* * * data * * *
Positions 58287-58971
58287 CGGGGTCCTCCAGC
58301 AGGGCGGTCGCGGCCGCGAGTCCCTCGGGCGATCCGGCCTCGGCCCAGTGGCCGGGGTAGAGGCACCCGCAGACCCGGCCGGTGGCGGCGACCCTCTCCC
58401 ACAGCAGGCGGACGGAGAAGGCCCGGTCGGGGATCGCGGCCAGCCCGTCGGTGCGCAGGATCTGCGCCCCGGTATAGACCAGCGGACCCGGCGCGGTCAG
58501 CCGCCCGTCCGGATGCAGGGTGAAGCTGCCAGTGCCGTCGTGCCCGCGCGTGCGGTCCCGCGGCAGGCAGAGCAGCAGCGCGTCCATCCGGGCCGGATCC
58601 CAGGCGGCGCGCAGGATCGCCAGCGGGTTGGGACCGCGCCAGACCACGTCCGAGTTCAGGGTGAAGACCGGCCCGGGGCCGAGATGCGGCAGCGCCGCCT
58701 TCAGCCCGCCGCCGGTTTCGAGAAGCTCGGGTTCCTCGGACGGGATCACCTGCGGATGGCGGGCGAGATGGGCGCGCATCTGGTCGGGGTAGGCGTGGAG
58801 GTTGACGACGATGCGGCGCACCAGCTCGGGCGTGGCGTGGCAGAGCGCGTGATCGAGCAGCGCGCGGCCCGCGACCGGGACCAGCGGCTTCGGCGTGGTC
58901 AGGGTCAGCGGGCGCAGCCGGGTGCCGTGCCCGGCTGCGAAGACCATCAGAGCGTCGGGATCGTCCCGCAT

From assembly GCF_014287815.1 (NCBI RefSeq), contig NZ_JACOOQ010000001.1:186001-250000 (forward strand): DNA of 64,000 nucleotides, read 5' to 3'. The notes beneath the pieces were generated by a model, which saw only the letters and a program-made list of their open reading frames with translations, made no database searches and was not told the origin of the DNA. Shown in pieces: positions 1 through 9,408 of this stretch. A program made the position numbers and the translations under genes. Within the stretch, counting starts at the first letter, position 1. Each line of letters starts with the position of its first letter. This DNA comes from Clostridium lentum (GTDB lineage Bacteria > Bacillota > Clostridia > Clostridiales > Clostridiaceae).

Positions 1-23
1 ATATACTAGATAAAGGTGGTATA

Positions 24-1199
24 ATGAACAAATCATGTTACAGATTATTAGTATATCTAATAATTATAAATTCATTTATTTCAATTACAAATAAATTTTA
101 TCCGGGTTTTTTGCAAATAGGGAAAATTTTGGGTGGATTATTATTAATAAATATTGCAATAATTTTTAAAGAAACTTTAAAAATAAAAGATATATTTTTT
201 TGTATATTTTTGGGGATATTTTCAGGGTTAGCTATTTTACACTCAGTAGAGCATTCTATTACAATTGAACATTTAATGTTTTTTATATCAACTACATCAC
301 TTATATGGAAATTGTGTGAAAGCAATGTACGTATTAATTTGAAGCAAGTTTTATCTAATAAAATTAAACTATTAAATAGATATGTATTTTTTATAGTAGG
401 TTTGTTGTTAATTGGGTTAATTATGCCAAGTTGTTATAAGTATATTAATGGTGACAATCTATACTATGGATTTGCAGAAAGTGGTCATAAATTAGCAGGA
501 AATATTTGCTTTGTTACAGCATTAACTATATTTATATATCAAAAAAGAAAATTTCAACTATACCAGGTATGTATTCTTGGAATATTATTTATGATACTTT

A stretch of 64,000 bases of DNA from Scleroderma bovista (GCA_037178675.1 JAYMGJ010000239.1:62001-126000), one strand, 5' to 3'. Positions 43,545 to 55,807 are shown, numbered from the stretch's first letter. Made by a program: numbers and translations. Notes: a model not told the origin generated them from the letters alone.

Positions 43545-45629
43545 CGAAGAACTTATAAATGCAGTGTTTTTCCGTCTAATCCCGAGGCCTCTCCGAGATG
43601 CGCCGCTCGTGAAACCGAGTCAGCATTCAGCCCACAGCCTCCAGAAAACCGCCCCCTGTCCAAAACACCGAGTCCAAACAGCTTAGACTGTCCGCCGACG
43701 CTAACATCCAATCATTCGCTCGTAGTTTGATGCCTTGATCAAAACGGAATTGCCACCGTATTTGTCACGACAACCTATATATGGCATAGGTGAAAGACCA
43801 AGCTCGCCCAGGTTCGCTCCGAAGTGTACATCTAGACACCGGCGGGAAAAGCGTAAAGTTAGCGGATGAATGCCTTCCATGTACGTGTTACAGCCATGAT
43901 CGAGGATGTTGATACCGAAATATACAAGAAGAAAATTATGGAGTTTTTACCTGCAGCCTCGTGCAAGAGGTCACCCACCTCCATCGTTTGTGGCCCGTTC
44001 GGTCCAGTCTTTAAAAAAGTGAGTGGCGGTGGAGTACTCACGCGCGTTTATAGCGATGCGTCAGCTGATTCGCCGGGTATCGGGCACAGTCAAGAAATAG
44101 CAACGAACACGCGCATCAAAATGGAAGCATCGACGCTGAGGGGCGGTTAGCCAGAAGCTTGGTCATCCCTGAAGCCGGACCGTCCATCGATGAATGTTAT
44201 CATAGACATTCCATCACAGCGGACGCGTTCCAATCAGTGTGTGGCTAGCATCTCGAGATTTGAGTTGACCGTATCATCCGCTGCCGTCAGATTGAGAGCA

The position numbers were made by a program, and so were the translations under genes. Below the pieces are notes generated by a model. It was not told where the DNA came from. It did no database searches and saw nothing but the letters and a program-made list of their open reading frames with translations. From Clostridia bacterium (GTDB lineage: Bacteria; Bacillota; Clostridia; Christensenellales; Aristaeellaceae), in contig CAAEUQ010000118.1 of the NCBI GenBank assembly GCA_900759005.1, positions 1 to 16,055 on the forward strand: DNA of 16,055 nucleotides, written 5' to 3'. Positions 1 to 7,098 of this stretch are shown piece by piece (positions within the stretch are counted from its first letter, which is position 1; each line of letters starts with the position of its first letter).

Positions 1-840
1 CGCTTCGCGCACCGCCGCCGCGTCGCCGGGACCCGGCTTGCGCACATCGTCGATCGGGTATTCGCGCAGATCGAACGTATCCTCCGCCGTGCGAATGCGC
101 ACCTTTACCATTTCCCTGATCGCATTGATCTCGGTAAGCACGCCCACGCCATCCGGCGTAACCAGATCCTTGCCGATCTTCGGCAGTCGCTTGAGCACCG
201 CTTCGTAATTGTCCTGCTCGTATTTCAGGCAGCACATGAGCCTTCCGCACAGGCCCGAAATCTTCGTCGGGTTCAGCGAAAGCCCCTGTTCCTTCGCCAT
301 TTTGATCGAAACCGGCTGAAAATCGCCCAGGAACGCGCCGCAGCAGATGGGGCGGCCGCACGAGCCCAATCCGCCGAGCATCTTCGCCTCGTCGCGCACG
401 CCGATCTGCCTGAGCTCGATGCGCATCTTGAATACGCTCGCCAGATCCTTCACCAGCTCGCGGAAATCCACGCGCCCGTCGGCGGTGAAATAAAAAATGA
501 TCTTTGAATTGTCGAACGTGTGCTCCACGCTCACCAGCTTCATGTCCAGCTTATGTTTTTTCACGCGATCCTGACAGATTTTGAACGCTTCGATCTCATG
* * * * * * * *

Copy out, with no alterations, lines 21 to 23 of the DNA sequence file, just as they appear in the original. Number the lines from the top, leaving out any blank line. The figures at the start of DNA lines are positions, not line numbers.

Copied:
Positions 43545-45629
43545 CGAAGAACTTATAAATGCAGTGTTTTTCCGTCTAATCCCGAGGCCTCTCCGAGATG
43601 CGCCGCTCGTGAAACCGAGTCAGCATTCAGCCCACAGCCTCCAGAAAACCGCCCCCTGTCCAAAACACCGAGTCCAAACAGCTTAGACTGTCCGCCGACG